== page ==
The Olympic motto

Olympic motto

On 20 July 2021, the Session of the International Olympic Committee approved a change in the Olympic motto that recognises the unifying power of sport and the importance of solidarity.

The change adds the word “together” after an en dash to “Faster, Higher, Stronger”. The new Olympic motto now reads: “Faster, Higher, Stronger – Together”.

In his remarks before the unanimously vote, IOC President Bach explained the link between the change and the original motto: “Solidarity fuels our mission to make the world a better place through sport. We can only go faster, we can only aim higher, we can only become stronger by standing together — in solidarity.”

The motto in Latin is “Citius, Altius, Fortius – Communiter” and in French: “Plus vite, Plus haut, Plus fort – Ensemble”.

The importance of unity and solidarity is also reflected in the IOC’s global campaign, entitled “Stronger Together”. The creative campaign celebrates athletes by showcasing their journey to the Olympic Games Tokyo 2020, and how they have kept moving even when the world around them stopped. It emphasises the IOC’s message of solidarity and the belief that the world moves forward only when it moves together, and the irresistible power of the Olympic Games to unite people, communities and societies across the globe.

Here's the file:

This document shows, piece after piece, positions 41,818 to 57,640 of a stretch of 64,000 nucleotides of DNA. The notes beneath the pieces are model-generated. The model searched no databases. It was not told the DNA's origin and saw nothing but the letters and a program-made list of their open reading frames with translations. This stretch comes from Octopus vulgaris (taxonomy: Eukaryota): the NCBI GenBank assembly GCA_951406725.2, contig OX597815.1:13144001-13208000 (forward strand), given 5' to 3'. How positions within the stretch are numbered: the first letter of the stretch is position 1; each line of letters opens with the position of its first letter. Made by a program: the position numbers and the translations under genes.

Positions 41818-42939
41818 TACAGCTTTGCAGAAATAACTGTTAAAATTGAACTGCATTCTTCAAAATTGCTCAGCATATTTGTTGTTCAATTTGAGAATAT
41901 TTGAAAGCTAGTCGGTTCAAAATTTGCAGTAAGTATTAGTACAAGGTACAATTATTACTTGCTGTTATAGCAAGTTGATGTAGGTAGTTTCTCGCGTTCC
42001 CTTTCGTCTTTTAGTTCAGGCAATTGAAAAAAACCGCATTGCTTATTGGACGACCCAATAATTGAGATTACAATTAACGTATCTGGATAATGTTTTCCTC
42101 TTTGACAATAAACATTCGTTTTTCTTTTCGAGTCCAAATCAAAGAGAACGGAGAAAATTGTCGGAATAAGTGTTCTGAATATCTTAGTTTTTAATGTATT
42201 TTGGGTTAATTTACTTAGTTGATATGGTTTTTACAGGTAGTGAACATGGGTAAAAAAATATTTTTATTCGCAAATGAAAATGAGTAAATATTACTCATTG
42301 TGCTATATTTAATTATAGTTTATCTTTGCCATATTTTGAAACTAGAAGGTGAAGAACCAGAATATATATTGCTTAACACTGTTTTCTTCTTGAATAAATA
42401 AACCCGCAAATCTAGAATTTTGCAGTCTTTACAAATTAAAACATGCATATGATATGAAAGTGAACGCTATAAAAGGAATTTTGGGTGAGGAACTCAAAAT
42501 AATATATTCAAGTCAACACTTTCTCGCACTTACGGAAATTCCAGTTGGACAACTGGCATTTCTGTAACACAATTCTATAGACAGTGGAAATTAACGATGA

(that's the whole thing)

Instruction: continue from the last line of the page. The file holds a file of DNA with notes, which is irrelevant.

The original Olympic motto  "Citius, Altius, Fortius" was adopted with the launch of the Olympic Movement in 1894 at the urging of founder Pierre de Coubertin, who wanted a slogan that expressed excellence in sport. These three words were meant to encourage athletes to give their best during competition. Pierre de Coubertin proposed the motto, having borrowed it from his friend Henri Didon, a Dominican priest who taught sport close to Paris. 

 

The motto can be compared to the Olympic creed which says: “The important thing in life is not the triumph, but the fight; the essential thing is not to have won, but to have fought well.” The inspiration for the creed would come later, following a sermon given by the Bishop of Pennsylvania, Ethelbert Talbot, during the Games of London in 1908.

 

Together, the Olympic motto and creed embody an ideal that Coubertin believed in: that giving one’s best and striving for personal excellence were worthwhile goals. And where better to do this than through the pursuit of sport and participation at the Olympic Games? This is an important life lesson that is still equally valid today, not just for athletes but for everyone.

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